Listen to “Civil War.” That was the last song I recorded with them. And then the song right after that and the whole record after that, it’s a different band. There’s no feeling there; they took that away. And so it’s nice like I mentioned earlier getting my props for my work. Finally.

But you’ve finally been able to come to terms with being thrown out of Guns N’ Roses?

I started getting sober which is a growing and learning process everyday. Once I started working with Dr. Drew [Pinksky] on Celebrity Rehab, I told Dr. Drew, “I don’t think I can do this to the best of my ability if I don’t talk with Slash.” So he hooked up a meeting for me to talk to Slash and Slash came down to meet me and I apologized to him. See, I blamed him for 20 years for my misfortune and my downfall and it wasn’t his fault; I did all of this to myself. But I kept it built up inside of me as we were talking about keeping things built up. I apologized to him and said, “I’m sorry that I blamed you for everything.”

How did that feel after you said those things to Slash?

The next day I woke up and my whole chest, my arms, my whole body hurt like when you don’t workout for a long time and then you workout too much. That pain? I let this big, huge weight off my shoulder and I was able to do my recovery to the best of my ability and I’m still workin’ on it. It’s been two years now, two-and-a-half years. And I’ve relapsed a few times. Shit, that’s part of recovery. You can’t expect somebody who’s done such damage and lived a certain way for so many years, for so many decades [to just change.] It was like going to the bathroom. “I’ve gotta go pee. Oh, I gotta go smoke drugs.” It was kind of like that and it takes time to learn a new way of thinking. And being able to get that off my chest and out of my system and apologizing to Slash made everything so much easier and I was a much more likeable person [laughs.]

The strange part of what happened with you and Guns is that you weren’t the only person doing drugs and getting high. It’s pretty common knowledge that Slash and Duff were heavy drinkers so how were they able to make it through the recording sessions without messing up all the time?

They were screwing up but see they had more pull. To them at the time, it was, “Oh, he’s just the drummer.” They threw out all respect for me and I was just consider, “Ah, he’s just a drummer; we can replace him. But we can’t replace Slash. And Axl’s not gonna replace Izzy.”

OK, I need to go to a meeting now. Enough, mister, OK, Steve? You’re killin’ me here [laughs.]

In My Appetite For Destruction, you talked about suing the band after they tried to take away your royalties.

I sued them because they wanted to give me $2,000 and just throw me out on the street as if I never existed. So then my accountant got me a lawyer and I sued the band and that was devastating because then I had to go to f-ckin’ court everyday and I had to look at their faces. Everyday. And “I’m more f-cked up than they are; they’re more f-cked up [than I am.”] It was just terrible; it was very devastating. I went even farther off the deep end. All I know is the last 20 years I’ve tried to kill myself and I obviously keep failing because there’s something more important and special for myself and a lot more happiness in my life to go through. And I’m going through that; I’m going through the positive part. I’ve gotta think positive.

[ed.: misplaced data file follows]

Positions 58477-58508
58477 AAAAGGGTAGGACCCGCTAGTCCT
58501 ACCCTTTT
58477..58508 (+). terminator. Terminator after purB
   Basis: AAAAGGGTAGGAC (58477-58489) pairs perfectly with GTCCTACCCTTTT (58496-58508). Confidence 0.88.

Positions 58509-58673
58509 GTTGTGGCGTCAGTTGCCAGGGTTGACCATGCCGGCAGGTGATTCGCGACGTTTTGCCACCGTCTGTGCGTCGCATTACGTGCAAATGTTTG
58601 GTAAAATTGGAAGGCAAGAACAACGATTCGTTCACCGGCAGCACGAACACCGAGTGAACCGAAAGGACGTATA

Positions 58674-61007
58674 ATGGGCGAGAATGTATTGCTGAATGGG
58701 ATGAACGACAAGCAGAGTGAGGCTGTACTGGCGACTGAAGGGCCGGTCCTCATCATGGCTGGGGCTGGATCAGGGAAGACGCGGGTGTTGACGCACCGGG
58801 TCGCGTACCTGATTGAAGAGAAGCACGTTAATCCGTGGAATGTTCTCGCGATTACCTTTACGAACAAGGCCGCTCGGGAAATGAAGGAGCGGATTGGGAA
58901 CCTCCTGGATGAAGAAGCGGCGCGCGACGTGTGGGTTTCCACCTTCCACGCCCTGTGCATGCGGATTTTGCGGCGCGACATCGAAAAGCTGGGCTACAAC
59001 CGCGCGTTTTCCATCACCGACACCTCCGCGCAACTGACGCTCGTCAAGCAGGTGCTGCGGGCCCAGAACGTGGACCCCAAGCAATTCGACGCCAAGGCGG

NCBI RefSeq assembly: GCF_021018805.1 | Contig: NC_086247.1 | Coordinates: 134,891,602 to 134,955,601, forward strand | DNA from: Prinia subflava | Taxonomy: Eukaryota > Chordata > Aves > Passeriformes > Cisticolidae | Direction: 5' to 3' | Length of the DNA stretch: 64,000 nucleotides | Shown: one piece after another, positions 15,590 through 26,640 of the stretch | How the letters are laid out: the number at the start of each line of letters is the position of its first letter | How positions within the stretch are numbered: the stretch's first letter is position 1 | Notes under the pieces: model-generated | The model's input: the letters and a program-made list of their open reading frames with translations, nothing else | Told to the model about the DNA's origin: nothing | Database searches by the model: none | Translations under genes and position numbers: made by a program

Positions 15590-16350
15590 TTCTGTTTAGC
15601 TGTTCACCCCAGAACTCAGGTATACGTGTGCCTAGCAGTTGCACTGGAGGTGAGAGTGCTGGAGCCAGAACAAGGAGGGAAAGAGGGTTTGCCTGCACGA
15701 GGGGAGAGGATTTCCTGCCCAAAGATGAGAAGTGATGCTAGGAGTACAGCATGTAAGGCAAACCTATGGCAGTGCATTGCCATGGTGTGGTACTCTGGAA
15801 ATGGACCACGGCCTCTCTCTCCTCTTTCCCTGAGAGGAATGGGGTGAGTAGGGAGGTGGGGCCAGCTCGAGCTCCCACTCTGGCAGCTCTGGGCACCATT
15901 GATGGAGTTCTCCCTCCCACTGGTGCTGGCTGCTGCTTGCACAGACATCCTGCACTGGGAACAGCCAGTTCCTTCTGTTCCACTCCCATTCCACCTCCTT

When Guns N’ Roses fell apart for you, did you know you wanted to put together another band at some point? Or did you think maybe you’d had enough with music?

Well, first I just wanted to kill myself so I was on a straight path trying to OD in any way I could. And that failed. And then I said, “Yeah, I wanna keep playing.” I’d get to the point where I try to kill myself and then it doesn’t happen and I’d give up for a while. I go, “Ahh, it’s not gonna happen, f-ck it, so I’m gonna do something with my life.” I did put a couple bands together and they were great but I was still doing drugs. I’m worthless when I’m on drugs and I ruined a band that I had called Road Crew with Davy Vain. And we had great songs and those were great guys; those were great people, Davy and Jamie [Scott] and Ashley [Mitchell] and Shawn [Rorie.] Wonderful guys but I messed that up with drugs. It was all pretty much just self-destructive stuff. I couldn’t believe that they [GNR] were able to just throw me away like that.

You also talk about suffering a stroke from doing all the drugs. That could have really been a life-changing event.

I had a stroke; it f-cked my speech up. Thank god I could still play drums! How lucky is that? I’m one of the luckiest guys in the universe. How many drummers for one get as much publicity as I’m getting? I’m telling you, you come to the shows and I get so much love from the fans; it’s so wonderful. Life is good; life is really good.

Is there any chance for the original Guns N’ Roses to get back together?

I would love that more than anything but it’s an Axl thing; it’s up to him if he wants to do it. Put it this way it’s the stupidest thing in the world for us not to do it. If any band is wanted by the fans to do a tour, that the rock fans want to see? It would be GNR. Shit, I would buy the ticket for my own show.

And what is happening with you and your music?

Adler’s Appetite just recorded a single and with my new book that will be out in stores on July 27th, we’re gonna be releasing the new single we recorded called “It’s Good to be Alive” which it is, exclusively with the book. You buy the book, you get a free download of the song. And also please, you can go through and check out all kinds of updates and pictures from the shows that we’ve been doing.

It’s wonderful that you’ve been able to survive all these calamities and still be able to laugh about it. You’re a mensch [Yiddish word for a decent person.]

You called me a mensch; that is what I wanna be. My grandmother said, “Be a mensch or don’t be a mensch.” What do I wanna be? Be a mensch?

Yeah, you wanna be a mensch. That’s a good person.

OK, I wanna be a mensch. Thank you, Steve. Good. Talk to you later.

Interview by Steven Rosen